Amazon adds a shoppable "Spark" to Prime

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The app within an app is aimed at improving product discovery. Using this information, the platform creates a feed of personalized content - including images, text and links to polls - from other Amazon customers with similar interests.

First-time users of the feature are asked to register with their names and provide a list of at least five interests to follow. And in every "smile" on an Amazon Spark post, we'll be reminded of a Facebook "like".

Posts are organized into categories like "books", "humor", and "camping"-most of which match Amazon's product classification-and users can filter what they see according to their interests". TGI Fridays is among the first stores to adopt the feature, reports TechCrunch, which adds more in-store applications are on the way.

Shoppable images in Amazon Spark and Instagram. Each post has the user's circular profile photo at the top, some with "verified" check marks next to their names, a short caption atop the photo, and tags at the bottom. "Customers shop their feed by tapping on product links or photos with the shopping bag icon".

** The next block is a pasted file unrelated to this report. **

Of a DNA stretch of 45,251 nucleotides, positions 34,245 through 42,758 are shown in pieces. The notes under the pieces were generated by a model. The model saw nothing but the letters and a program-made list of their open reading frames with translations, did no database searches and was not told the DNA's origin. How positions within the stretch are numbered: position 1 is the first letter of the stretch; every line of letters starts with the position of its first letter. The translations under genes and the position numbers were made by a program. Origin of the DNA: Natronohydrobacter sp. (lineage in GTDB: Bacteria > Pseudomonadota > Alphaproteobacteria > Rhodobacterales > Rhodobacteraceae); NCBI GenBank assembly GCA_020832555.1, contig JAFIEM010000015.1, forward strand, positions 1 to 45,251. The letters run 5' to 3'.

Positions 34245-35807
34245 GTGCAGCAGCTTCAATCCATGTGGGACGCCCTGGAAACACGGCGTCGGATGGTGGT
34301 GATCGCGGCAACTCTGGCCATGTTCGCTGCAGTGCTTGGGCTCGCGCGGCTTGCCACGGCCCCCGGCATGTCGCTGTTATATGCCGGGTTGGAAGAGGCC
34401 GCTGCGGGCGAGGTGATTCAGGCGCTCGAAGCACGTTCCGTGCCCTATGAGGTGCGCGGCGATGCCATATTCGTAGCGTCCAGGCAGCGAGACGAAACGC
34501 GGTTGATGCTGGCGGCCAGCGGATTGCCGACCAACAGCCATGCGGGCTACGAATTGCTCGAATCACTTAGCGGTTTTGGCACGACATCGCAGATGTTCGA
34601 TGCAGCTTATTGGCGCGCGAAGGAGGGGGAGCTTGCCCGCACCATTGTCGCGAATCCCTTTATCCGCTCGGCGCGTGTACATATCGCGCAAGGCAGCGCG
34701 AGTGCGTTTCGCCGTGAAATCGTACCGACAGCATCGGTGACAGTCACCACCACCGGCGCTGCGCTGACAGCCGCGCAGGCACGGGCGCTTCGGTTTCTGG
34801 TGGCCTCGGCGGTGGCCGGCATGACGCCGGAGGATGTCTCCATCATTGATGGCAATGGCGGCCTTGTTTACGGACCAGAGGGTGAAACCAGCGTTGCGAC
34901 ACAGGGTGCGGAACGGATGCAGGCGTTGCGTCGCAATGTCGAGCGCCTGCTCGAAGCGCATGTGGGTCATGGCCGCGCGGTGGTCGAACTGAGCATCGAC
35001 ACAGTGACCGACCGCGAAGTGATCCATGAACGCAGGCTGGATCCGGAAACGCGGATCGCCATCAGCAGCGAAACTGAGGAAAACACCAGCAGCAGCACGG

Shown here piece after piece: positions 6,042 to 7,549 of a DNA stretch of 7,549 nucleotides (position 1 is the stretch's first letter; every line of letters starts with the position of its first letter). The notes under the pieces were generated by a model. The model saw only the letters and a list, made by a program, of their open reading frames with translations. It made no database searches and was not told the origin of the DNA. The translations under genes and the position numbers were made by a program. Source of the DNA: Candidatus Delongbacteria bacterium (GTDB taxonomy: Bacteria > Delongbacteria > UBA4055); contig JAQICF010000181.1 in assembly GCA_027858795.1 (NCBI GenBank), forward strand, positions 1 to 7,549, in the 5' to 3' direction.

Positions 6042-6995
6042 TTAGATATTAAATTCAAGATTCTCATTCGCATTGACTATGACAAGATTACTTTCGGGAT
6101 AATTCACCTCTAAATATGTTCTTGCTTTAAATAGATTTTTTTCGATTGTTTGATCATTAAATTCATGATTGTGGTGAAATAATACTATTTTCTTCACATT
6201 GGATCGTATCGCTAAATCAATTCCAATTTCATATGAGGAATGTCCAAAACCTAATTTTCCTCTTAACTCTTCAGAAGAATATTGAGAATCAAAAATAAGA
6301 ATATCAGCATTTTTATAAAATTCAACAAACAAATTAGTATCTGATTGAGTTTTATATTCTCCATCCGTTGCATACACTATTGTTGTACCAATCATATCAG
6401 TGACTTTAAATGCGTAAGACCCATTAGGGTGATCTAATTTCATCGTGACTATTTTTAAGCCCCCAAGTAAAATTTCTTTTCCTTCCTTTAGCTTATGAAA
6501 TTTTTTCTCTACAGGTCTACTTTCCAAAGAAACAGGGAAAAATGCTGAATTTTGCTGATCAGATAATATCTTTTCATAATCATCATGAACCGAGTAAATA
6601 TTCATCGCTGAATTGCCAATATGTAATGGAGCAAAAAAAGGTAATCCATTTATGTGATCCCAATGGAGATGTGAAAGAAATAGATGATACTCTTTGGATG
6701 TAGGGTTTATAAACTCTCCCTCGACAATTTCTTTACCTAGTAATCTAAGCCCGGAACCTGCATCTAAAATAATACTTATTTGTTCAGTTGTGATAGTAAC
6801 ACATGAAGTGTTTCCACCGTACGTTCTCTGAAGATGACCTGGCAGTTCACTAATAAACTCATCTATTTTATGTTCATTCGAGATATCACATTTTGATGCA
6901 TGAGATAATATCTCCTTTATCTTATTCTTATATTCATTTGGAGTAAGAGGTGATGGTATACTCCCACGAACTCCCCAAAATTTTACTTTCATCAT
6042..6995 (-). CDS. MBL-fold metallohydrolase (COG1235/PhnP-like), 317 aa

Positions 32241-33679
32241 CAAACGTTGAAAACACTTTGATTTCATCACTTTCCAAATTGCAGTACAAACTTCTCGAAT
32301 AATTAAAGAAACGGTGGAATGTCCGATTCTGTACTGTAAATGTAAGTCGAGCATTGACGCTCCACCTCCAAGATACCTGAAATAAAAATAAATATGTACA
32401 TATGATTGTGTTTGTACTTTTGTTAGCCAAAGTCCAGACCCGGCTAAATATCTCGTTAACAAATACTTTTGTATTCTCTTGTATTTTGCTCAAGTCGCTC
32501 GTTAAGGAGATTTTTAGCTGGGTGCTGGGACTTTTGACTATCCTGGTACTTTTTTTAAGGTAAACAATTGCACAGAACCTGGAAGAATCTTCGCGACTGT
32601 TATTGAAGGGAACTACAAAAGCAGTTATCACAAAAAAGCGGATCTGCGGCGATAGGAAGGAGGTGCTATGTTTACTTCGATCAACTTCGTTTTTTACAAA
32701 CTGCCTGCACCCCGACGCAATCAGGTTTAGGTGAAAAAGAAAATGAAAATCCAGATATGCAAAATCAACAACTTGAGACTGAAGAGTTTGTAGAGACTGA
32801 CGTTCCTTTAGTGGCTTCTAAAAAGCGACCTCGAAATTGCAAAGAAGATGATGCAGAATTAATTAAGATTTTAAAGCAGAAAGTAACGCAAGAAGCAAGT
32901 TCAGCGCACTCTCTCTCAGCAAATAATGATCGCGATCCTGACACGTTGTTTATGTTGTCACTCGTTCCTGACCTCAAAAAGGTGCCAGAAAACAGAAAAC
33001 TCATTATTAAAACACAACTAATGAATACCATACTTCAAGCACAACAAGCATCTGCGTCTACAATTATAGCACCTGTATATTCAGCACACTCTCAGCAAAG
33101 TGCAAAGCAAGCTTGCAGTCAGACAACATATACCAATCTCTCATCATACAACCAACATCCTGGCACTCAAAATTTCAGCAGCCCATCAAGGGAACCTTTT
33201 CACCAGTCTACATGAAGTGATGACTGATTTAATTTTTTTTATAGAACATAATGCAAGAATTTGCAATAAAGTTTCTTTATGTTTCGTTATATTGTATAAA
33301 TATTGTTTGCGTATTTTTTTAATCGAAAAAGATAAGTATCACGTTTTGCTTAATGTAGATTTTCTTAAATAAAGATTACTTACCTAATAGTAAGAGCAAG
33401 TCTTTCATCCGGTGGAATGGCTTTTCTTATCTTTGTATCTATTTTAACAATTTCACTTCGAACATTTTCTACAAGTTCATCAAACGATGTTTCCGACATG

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That included 786,000 net additions to the brand's postpaid phone subscribers , the company's most profitable and. T-Mobile signed 817,000 new customers in the second quarter, more than the 731,250 analysts were expecting.

The feed seems to be Amazon's latest stab at bolstering a problem that's never been the company's strong suit: "discoverability."f That's the industry's jargon-y way of saying that when a company aims to be a so-called "everything store", it can be hard for customers to simply browse the virtual aisles or find products they didn't know they were looking for among a sometimes overwhelming sea of options".

"Various photographers and travel influencers popular on social networks such as Instagram have also posted to Spark with a "#sponsored" disclosure in recent days, many tagging high-end photography equipment for sale. For instance, Amazon past year partnered with luxury clothing merchant Moda Operandi, allowing in-store customers to pay for clothes they previously selected online using their Amazon account information. "It's like Pinterest, Instagram, and my credit card had a baby and it's handsome". Once tapped, bubbles with tagged product names and prices pop up over the image.

This is likely to be big in fashion, if someone posts their holiday snap with a shoulder bag that you love then you won't have to search in order to buy one for yourself.

Amazon's new move into social media is as much about selling products as it is about sharing.

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